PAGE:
Former hedge fund CEO David McCormick said Friday that he conceded to Mehmet Oz in the Republican primary for U.S. Senate in Pennsylvania, clearing the way for the celebrity doctor backed by former president Donald Trump to advance to the general election in one of the year’s most significant races.
Oz will now face Lt. Gov. John Fetterman (D) in a pivotal battleground in the fight for control of the Senate. The race has been stuck in limbo for weeks, as Oz’s razor-thin lead triggered a recount and as Fetterman — a liberal candidate who easily won the Democratic nomination — recovers from a stroke that sidelined him just before the primary.
McCormick said Friday that he concluded he would not be able to make up the deficit between him and Oz after 17 days of “making sure that every Republican vote was counted.”
“It’s now clear to me, with the recount largely complete, that we have a nominee,” he said, noting that he called Oz earlier in the day to congratulate him.
Oz tweeted Friday evening that he “received a gracious phone call” from McCormick and said that with the primary over, they would ensure the Senate seat “does not fall into the hands of the radical left.”
Democrats are defending a narrow Senate majority in this year’s midterm elections. Pennsylvania, a battleground state where Republican Sen. Patrick J. Toomey is retiring, is seen as a critical front in the fight for control of the upper chamber of Congress.
The Republican primary, in which Trump endorsed Oz, was also a high-profile test of the former president’s influence on GOP voters. His record has been mixed so far this primary season, with his endorsed candidate suffering recent gubernatorial primary defeats in Georgia, Nebraska and Idaho to go along with Senate victories by his picks in Ohio, North Carolina and now Pennsylvania.
Right after the May 17 primary, Trump had moved to baselessly discredit the then too-close-to-call Republican primary in Pennsylvania, urging Oz to declare victory before the vote tally was finished and seeking to raise concerns about mail-in ballots without presenting any evidence for his claims. Oz previously called himself the “presumptive” winner.
Trump’s April endorsement boosted Oz despite misgivings from others in the GOP, who questioned the doctor’s record as conservative and highlighted his dual citizenship in the United States and Turkey. Oz has promised to renounce his Turkish citizenship if he is elected.
Trump’s first pick in the Pennsylvania Senate race, Republican Sean Parnell, ended his campaign in 2021 amid domestic abuse allegations.
While Trump’s support has been key in some Republican primaries, it remains to be seen how heavily Republicans will rally around his endorsed candidates. Some pre-primary polling found that many Republican voters had a negative opinion of Oz.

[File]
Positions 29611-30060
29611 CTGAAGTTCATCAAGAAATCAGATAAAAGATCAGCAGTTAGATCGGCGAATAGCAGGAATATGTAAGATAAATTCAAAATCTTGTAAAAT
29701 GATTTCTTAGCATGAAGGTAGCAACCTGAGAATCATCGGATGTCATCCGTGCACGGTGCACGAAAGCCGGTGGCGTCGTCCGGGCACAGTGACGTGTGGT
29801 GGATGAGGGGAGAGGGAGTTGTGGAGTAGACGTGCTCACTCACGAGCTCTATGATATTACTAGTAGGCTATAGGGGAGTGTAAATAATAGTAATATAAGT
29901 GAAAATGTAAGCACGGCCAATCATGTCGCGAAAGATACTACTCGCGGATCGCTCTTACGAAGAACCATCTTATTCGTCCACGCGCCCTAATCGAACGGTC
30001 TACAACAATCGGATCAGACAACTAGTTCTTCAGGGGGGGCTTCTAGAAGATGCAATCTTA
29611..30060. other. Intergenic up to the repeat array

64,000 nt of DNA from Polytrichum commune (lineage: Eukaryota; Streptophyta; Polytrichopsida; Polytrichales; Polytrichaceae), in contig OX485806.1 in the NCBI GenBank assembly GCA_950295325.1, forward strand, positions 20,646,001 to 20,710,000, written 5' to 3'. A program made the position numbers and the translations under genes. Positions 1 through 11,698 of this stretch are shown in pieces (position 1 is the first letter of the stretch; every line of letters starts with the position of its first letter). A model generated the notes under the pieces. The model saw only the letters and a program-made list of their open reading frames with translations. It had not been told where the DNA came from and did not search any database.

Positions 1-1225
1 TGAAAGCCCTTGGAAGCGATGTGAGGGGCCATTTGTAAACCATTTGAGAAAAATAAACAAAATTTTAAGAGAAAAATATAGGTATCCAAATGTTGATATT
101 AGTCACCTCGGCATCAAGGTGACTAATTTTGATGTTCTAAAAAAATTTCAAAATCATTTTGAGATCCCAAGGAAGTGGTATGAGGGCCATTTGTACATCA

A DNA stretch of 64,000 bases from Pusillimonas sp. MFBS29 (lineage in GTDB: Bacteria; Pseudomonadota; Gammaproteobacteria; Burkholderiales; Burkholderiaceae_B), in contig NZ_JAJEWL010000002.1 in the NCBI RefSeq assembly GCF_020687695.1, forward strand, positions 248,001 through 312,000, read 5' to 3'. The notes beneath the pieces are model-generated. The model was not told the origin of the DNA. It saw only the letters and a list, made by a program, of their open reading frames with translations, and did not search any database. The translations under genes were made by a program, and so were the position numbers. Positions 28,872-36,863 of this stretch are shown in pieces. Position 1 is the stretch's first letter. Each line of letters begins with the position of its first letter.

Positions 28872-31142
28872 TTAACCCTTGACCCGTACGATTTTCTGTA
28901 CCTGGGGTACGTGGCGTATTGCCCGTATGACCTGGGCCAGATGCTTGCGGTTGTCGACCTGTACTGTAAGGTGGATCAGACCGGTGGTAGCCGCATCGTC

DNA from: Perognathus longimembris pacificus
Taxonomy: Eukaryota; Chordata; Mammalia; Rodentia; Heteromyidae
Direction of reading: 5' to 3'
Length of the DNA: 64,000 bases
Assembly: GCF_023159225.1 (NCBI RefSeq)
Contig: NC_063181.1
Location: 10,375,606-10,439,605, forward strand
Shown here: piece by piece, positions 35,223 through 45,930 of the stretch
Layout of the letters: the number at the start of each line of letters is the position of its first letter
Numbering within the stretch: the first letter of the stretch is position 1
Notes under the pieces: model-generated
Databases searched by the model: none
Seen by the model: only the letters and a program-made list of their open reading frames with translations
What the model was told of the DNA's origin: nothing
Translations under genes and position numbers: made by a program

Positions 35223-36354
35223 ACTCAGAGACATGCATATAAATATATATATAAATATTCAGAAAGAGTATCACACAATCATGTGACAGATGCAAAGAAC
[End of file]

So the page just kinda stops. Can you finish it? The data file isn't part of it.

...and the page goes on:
McCormick emphasized the high stakes of the Senate race Friday and relayed to supporters that he told Oz, “What I always said to you — that I will do my part to try to unite Republicans and Pennsylvanians behind his candidacy.”
Democrats are already seeking to use Republican candidates’ ties to Trump against them in some key general-election races, including in Pennsylvania. President Biden’s low approval ratings and concerns about inflation have created major head winds for Democrats in the midterms and they are seeking ways to overcome those obstacles.
Oz’s opponents have highlighted his history of dispensing questionable medical advice on “The Dr. Oz Show.” Patrick Burgwinkle, a spokesman for the Democratic Senatorial Campaign Committee, denounced Oz in a statement Friday as “a fraud and a scam artist who will do, say, and sell anything to help himself — no matter who gets hurt.”
Attacking Oz as a “self-serving millionaire,” Burgwinkle cast Oz as “a different, more dangerous kind of Republican” with extreme views on abortion and support for Trump’s relentless false claims that his 2020 election loss was marred by fraud. At a debate in April, Oz said “we cannot move on” from the 2020 race.
Fetterman on Friday said he “almost died” last month after his stroke and revealed in a statement that his condition was far more serious than his campaign had previously indicated. He said he should have taken medication prescribed for him in 2017.
Responding to Fetterman’s health scare last month, Oz noted his work as a heart doctor.
“I have cared for atrial fibrillation patients and witnessed the miracles of modern medicine in the treatment of strokes, so I am thankful that you received care so quickly,” he tweeted. “My whole family is praying for your speedy recovery.”
Oz led McCormick by 947 votes out of more than 1.3 million when the state’s top elections official ordered a statewide recount last month. Counties had until June 7 to recount ballots and until June 8 to convey their findings to the secretary of state.
McCormick’s campaign had hoped that challenged mail-in ballots might help close the gap. But Justice Samuel A. Alito Jr. this week put a hold on counting those votes while the Supreme Court reviewed a lower-court’s decision to include them.
Felicia Sonmez and Colby Itkowitz contributed to this report.
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What the results mean for 2024: A Republican Party red wave seems to be a ripple after Republicans fell short in the Senate and narrowly won control in the House. Donald Trump announced his 2024 presidential campaign shortly after the midterms. Here are the top 10 2024 presidential candidates for the Republicans and Democrats.